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Record Keeping Made Easy

Don't trust your memory when it comes to important names, faces, and events. Keep a record.

Online Record Keeping

For information on using technology-based record keeping, visit the Education World article Grading Software: Sorting Through the Choices.

Do you have a record-keeping tip to share? Send it to [email protected].

What's In a Name?
Make a class name book.

Take a picture of each student holding a sign with his or her name on it. Glue each photograph onto a piece of oak tag labeled with the student's name, and use binder rings to connect the pages into a book. (Be sure to include a picture of yourself as well.) Create a cover for the book. Allow students to take turns taking the book home to show their families.

What Did You Do?
Keep a record of student behavior.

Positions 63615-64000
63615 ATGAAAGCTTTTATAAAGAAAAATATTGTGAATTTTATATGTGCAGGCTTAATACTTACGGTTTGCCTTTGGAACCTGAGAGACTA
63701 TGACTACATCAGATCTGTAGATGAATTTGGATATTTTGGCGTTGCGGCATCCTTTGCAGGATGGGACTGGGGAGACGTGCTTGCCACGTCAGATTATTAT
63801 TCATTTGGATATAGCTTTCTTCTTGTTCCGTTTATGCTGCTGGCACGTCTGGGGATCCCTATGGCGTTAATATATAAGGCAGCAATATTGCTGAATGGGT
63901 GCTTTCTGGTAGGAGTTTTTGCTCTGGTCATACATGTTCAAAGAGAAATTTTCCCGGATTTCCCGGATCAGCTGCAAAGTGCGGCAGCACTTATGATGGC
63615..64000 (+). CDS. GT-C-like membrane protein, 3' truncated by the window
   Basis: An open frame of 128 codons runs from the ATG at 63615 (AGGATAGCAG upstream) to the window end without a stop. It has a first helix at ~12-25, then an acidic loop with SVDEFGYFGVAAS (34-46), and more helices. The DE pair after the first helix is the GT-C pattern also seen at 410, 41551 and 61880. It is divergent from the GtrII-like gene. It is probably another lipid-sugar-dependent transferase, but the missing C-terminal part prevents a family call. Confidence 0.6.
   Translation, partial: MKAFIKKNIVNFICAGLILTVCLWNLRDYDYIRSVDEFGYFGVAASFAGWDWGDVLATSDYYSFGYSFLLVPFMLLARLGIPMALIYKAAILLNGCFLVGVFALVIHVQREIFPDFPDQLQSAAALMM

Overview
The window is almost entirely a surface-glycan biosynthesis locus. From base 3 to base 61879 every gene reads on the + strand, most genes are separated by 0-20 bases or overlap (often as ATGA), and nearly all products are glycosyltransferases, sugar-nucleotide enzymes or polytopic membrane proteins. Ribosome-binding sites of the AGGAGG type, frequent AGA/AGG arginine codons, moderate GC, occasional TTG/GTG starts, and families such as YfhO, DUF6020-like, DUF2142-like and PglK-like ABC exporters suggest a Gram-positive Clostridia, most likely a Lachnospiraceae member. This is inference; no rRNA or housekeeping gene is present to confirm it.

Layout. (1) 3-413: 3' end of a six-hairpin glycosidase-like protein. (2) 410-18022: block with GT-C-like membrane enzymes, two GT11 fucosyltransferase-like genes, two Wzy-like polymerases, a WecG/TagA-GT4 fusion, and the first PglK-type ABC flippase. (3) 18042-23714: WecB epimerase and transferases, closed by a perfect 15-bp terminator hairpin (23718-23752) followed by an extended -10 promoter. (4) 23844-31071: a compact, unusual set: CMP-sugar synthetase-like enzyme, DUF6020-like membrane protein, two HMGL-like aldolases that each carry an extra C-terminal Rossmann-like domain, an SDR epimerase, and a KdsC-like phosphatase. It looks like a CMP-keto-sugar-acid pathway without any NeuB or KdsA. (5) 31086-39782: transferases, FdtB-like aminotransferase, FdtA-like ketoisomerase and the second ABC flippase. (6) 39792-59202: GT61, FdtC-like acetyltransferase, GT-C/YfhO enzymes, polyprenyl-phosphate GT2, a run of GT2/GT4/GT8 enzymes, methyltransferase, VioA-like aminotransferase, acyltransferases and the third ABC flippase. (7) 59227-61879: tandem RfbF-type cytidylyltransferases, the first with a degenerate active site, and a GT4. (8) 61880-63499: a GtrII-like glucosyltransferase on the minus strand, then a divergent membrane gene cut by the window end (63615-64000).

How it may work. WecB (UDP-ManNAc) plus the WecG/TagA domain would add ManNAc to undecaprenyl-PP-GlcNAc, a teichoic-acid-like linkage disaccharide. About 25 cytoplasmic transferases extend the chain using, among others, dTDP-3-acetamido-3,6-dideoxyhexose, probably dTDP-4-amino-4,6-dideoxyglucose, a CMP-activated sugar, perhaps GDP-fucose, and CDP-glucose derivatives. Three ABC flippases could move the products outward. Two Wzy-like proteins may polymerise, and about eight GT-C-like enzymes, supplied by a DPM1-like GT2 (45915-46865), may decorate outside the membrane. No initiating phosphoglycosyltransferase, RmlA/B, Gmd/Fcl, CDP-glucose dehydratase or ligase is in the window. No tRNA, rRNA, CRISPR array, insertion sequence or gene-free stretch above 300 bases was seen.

Have students fill out a questionnaire that provides such information as their address, phone number, interests, hobbies, and so on. (See Back-to-School Templates for some sample forms.) Put each questionnaire in a 3-ring binder. Whenever a student does anything either negative or positive in class, record it on a piece of paper and put it in the student's folder. The information will serve as an important resource at report card or conference time.

What Happened When
Document everything.

A date book comes in handy for reminding yourself of faculty meetings, PPTs, school events, and so on. That same date book also can be used to document those unscheduled events that come up in the course of a day. You might think you'll never forget the first time Darrell's father called to complain about your discipline policies, the day Tamika's mother stopped in to request a speech evaluation, or what you did when Patrick bloodied Joe's nose on the playground. But you will -- unless you jot it down immediately in your date book.


Article by Linda Starr
Education World®
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